Chinese Muslim women have spoken out about the abuse they endured in China’s “concentration camps”. Their stories speak of a repugnant world of rape, forced abortions and sterilisations, and being made to rub chillis into their private parts. These fresh allegations come after international criticism over the communist country’s persecution of its Muslim minority, which includes Uighurs, Kazakhs, Kyrgyz, and other ethnic groups.
Forced Abortions And Sexual Assault
Gulzira Mogdyn, a 38-year-old Kazakh and Chinese citizen, told the Washington Post how she was detained in Xinjiang in 2017 after a visit to Kazakhstan because WhatsApp was found on her phone. After being placed under house arrest, she was examined by doctors at a nearby clinic, who discovered that she was 10 weeks pregnant. Reprimanded, she was told that she was not permitted to have the child – which would have been her fourth. Mogdyn said that a month later, doctors “cut my foetus out” without the use of any anaesthesia. Today, she still suffers from complications from the botched procedure.
“Two humans were lost in this tragedy – my baby and me,” Mogdyn said during an interview on the outskirts of Almaty, Kazakhstan where she now resides. She is also pressing the Chinese authorities for a response – either in the way of financial compensation or, at the very least, an apology.
Another woman, Ruqiye Perhat, who was detained for almost four years, said that she was repeatedly raped by Han Chinese guards, resulting in two pregnancies, which she was forced to abort. “Any woman or man under age 35 was raped and sexually abused,” she disclosed.
Other former female detainees spoke about how guards would “come in and put bags on the heads of the ones they wanted” at night — only for the women to be returned the next morning or not at all — after being raped. Many also revealed how they were made to shower in groups and forced to rub chillis into their genitals, which “burned like fire.”
An open letter surfaced in May 2019 by a man claiming to be a prison guard at a concentration camp in Dawanching, corroborating some of the women’s allegations.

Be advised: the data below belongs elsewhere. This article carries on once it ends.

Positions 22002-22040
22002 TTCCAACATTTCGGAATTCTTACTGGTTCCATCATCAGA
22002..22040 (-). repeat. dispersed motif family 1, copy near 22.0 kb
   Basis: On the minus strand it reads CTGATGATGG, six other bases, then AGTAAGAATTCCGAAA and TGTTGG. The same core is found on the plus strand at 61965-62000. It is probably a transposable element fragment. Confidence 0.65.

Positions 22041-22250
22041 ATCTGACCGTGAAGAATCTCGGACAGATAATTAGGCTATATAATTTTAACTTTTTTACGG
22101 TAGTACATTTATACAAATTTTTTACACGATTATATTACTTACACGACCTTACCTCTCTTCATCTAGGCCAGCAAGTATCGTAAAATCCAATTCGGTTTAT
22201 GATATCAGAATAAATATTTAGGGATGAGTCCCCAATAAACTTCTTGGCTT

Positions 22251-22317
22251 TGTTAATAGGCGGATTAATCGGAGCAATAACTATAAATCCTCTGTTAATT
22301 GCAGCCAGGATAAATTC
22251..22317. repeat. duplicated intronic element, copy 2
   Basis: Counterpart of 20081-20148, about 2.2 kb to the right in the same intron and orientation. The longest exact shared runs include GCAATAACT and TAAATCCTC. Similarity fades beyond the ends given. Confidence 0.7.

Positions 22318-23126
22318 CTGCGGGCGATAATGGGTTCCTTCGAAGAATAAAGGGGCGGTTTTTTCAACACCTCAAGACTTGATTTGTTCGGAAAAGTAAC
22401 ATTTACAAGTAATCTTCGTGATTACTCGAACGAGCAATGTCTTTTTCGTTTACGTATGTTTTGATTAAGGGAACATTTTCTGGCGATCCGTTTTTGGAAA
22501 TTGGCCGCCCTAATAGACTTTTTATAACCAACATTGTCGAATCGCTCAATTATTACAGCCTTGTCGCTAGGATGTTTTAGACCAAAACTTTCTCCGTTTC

He wrote, “Sometimes officers would visit our monitoring room to “inspect” our work. In fact, they are choosing “girls”. They would ask us to zoom the camera in on girls’ faces, and even would half-jokingly ask me to choose the most beautiful one for him, which I euphemistically rejected at the time. After selecting the girl, they would let the subordinate staff to bring the girl to the “office” for a “talk”. The “office” is actually the employee’s kitchen. Because there is no camera there, and the “talk” generally is during the daytime, not at night, everyone knows what will happen to the girls. There are two tables in the kitchen, one table is for snacks and liquors, and the other one is for “doing things”. Most of the time, the officer would rape the selected girl alone. Sometimes, if he is high, he would let subordinates gang rape the girls after him. After they are done, the girl would be returned back to the cell. The girl wouldn’t say anything, but I could see her tears from the camera. In the cells, they are not allowed to cry, not allowed to express their emotions, and not allowed to talk.”
More Prisoners Being Detained
Last week, a drone video surfaced which showed hundreds of men with shaved heads, blindfolded and their hands tied behind their backs. Wearing purple vests with the words “Kashgar Detention Center” printed on them, they were ominously led from a train station by police officers.
In a statement to CNN, officials in Xinjiang said that “cracking down on crimes in accordance with law is the common practice of all countries.”
“Xinjiang’s crackdown on crimes has never been linked to ethnicities or religions,” the statement added. “Transporting inmates by judicial authorities (is related) to normal judicial activities.”
Yet, Human Rights Watch told the Daily Mail, “While HRW hasn’t yet corroborated this footage, it raises the spectre of many of the same kinds of gross human rights violations against Uighurs we have documented – especially mass arbitrary detention and lack of access to family or counsel.
“It underscores the urgent need for an independent investigation; Chinese authorities lost all credibility on this issue months ago by denying these abuses even exist.”
About two per cent of the 1.4 billion population in China comprises of Muslims. The Chinese Muslim population was expected to grow from 23.3 million in 2010 to almost 30 million by 2030.
In recent years, China has been accused of undertaking an ethnic cleansing operation in the Xinjiang region, with the UN saying that over a million Uighurs and other ethnic minorities are being detained in detention camps and subjected to cruel human rights violations. Authorities in China deny such allegations and claim that those individuals are attending “vocational training centres” to promote job opportunities and combat terrorism.
This week, the US has announced that it will impose visa restrictions on any Chinese officials with suspected involvement in the systematic oppression of Muslims. The US Secretary of State, Mike Pompeo, denounced the Chinese authorities for having introduced “a highly repressive campaign”.